Part of Armenia was conquered by the Turkish army. The other part voluntarily declared a Soviet Socialist Republic on December 2, 1920, which is now the Republic of Armenia. “If the Arbitral Award was implemented, it would grant Armenia 160 000 square km instead of the current 30 000.”
As for the Treaty of Sevres, it was not ratified by any country. It was followed by the Treaties of Moscow and Kars, as well as the Treaty of Lausanne of 1923, with which the great powers actually buried the Armenian Cause. 
Thus, Richard Hovhannisian does not attribute any legal importance to Wilson’s Arbitral Award. He says, however, that the Armenian authorities must use the document as a diplomatic tool and draw lessons from the past not to face similar problems in the future.

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Patriarch Zaven Der Yeghiayan’s List of Armenian Genocide Organizers: Exterminators and Virtuous Muslims

A hundred years ago, the humanity had experienced a disaster of epic proportion, namely, Armenian genocide. Everybody told over, discussed whether or! Some said “Armenians deserved to die, be killed because they were not Islamized!”; “Armenians disappeared while they were killing Muslims!” said others. While some were arguing “Turks, Kurds, Circassians and so on are innocent; we were not involved in,” others argued “the main killers are Kurds! Turks saved the rest.” Some alleged “the Turkish Republic is no concern with the Ottoman deportation. Calling the Republic to account means being busy with trifles!” Some said “it is not genocide; Armenians were defeated and pushed off at the end of the mutual clash!” Others said “ while they were disturbing Muslims, the God damned them, and they disappeared!” …
There were many who kept saying ‘I would finish you off like Armenian!’ or ‘Son of a bitch Armenian!’ whenever they got angry. 
Many oldsters were there, who took that genocide as starting point saying “that year when the Armenian massacre has occurred!”
But these discussions made way during the last twenty years. The documents and the historical consciousness prevailed. Despite the fact the official ideology did not face oneself, the people who are getting a share from the history of humanity can not say “this event didn’t happen” any more.
Now we must lay bare the identities of the killers responsible for massacres and present their  acts and biographies to the rising generation.
In this book, Sait Çetinoglu is getting A for effort to initiate another discussion on the basis of Patriarch Zaven Der Yeghiayan’s (1868-1947) ‘List of the organizers of the Armenian Genocide: Exterminators and Virtuous Muslims.’ You can find the names and biographies of those who have killed or come to help Armenians. It is high time to tear darknesses up because “This world suffices all of us!’ as Sarkis Çerkezyan said.

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New Book Sets Post-WWI Ottoman Trials in Their Historical and Legal Context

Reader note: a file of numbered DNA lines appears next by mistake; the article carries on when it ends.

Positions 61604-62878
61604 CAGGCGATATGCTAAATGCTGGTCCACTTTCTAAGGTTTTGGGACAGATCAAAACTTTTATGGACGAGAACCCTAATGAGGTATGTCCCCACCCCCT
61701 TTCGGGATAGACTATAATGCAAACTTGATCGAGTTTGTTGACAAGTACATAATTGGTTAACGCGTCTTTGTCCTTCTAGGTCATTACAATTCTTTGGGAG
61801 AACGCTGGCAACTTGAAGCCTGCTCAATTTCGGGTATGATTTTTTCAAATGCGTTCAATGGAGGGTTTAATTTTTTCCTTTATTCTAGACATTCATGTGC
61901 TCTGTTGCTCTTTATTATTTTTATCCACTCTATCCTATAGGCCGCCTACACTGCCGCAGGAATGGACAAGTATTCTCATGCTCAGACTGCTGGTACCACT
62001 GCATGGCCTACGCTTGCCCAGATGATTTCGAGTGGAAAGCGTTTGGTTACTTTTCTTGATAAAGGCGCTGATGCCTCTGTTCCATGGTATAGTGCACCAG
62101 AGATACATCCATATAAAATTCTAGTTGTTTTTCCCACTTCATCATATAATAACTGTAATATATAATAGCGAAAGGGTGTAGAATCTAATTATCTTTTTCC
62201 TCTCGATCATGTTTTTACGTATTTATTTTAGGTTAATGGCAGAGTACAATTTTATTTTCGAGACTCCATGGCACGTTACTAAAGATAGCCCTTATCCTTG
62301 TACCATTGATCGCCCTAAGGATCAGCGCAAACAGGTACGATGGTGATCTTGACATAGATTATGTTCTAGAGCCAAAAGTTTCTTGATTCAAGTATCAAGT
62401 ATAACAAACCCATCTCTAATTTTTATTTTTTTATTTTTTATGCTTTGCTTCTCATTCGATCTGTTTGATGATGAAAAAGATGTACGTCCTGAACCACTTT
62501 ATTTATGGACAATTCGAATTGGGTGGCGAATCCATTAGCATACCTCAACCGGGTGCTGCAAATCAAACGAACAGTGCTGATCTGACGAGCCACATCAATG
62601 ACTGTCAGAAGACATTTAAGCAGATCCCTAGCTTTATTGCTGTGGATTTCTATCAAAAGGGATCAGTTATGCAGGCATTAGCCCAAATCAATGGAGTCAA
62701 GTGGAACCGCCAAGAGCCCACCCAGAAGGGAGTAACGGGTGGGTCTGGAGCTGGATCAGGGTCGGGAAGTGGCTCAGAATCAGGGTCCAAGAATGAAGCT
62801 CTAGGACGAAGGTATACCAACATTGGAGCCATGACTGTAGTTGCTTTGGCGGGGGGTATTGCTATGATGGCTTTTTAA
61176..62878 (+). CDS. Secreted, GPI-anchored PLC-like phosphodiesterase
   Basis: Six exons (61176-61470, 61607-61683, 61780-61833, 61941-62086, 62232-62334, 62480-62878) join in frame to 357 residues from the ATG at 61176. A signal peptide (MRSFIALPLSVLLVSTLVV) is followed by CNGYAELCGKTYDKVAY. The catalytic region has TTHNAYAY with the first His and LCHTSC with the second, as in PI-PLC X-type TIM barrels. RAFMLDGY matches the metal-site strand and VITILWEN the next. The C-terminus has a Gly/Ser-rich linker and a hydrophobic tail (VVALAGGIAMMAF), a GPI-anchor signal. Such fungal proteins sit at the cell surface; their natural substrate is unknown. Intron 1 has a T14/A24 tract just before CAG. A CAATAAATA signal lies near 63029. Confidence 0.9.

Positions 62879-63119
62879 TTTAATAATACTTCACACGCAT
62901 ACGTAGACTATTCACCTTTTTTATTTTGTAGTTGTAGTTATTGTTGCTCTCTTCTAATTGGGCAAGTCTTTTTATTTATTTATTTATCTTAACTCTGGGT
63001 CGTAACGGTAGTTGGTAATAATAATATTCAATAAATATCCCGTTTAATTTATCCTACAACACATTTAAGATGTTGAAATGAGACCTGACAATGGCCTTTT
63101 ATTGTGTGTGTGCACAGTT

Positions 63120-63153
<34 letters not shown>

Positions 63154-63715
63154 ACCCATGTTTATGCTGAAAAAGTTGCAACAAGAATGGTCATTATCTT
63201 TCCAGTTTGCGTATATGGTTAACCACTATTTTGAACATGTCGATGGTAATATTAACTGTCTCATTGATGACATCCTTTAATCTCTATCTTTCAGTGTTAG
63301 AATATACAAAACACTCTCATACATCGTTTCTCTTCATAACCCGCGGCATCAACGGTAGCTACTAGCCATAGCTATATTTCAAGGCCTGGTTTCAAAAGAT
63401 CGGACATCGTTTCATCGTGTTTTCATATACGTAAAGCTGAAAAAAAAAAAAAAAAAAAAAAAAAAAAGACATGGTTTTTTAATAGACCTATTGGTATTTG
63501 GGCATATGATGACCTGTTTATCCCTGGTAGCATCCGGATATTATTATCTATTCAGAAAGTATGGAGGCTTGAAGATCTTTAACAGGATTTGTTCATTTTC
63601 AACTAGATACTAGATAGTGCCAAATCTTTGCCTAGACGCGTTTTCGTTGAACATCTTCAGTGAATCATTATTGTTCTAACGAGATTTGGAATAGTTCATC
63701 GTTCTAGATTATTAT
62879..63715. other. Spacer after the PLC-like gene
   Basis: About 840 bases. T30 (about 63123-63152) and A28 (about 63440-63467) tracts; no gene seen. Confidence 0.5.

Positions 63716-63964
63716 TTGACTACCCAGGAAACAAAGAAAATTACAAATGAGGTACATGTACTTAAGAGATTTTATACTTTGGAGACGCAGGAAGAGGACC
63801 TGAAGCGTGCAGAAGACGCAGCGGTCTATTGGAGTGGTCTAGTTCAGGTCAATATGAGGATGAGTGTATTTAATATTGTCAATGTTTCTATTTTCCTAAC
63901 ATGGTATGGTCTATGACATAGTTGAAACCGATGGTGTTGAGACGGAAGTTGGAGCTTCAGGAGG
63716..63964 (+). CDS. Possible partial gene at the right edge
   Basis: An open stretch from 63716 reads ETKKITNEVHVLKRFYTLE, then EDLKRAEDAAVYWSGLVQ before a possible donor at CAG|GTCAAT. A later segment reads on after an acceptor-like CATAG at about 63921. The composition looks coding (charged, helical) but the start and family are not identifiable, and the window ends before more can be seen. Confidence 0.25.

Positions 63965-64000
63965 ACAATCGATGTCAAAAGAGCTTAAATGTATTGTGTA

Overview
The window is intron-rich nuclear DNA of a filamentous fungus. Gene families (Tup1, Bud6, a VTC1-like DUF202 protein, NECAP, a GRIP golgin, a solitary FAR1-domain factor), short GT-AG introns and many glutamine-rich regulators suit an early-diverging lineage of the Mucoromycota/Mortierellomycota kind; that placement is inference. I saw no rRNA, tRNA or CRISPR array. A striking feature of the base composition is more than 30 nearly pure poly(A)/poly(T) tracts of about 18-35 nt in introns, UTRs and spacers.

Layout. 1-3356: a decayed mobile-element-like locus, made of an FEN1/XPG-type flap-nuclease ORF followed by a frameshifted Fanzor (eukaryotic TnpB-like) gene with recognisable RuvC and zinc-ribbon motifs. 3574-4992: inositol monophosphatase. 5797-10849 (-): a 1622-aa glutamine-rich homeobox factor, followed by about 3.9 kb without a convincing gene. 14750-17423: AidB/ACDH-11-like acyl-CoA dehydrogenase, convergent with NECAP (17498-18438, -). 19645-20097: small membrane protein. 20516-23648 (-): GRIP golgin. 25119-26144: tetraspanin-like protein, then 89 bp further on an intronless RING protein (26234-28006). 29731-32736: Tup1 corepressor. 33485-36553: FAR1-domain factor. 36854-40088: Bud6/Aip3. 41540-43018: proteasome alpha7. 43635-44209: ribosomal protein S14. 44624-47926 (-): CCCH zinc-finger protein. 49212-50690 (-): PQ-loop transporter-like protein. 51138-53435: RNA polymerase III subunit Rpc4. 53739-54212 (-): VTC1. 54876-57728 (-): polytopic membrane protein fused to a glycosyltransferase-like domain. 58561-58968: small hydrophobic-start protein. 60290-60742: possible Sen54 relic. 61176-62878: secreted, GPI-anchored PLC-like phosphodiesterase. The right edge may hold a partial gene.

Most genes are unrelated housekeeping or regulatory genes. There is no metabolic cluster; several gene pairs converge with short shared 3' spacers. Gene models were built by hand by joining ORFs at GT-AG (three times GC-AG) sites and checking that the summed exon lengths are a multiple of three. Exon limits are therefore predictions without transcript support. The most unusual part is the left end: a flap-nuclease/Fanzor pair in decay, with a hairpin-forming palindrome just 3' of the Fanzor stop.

TORONTO — In the aftermath of its disastrous defeat in WWI, Ottoman Turkey had to face the wartime crime of the destruction of its Armenian population. An inquiry commissioned by the Ottoman government in 1919 presented enough preliminary evidence to organize a series of trials involving the perpetrators of these crimes. It is the record of these trials and the unparalleled details they provide on the planning and implementation of these heinous crimes that has brought together the two most renowned scholars of the Armenian Genocide, Professors Vahakn Dadrian and Taner Akcam, in their first joint publication. It is with great pride that the Zoryan Institute announces that after years of research and analysis, the authors have compiled for the first time in English the complete documentation of the trial proceedings and have set these findings in their historical and legal context.
The book is entitled Judgment at Istanbul: The Armenian Genocide Trials and is published by Berghahn Books of New York and Oxford.
In describing the book, Prof. Dadrian commented, “This is a most important work, for two reasons. First, it is based on authentic Turkish documentation, which the Ottoman government was forced to release during the trials. Second, unlike most books on the Armenian Genocide, which are historical interpretations, this study, for the first time is based also on the testimony of high-ranking Ottoman officials, given under oath, on the magnitude of the crimes against the Armenians, and in this sense, serves as a legal case study of the Armenian Genocide.”
During his more than fifty years of research on the subject, Dadrian discovered that the Takvim-i Vekâyi, the official Ottoman government’s gazette, was not the only major source of information on these military tribunals. In fact, Renaissance, a French language Armenian newspaper in Constantinople at the time, reported summaries of many of the trial proceedings taken from the reports of the Ottoman language newspapers of the day, which were otherwise not accounted for in official government records.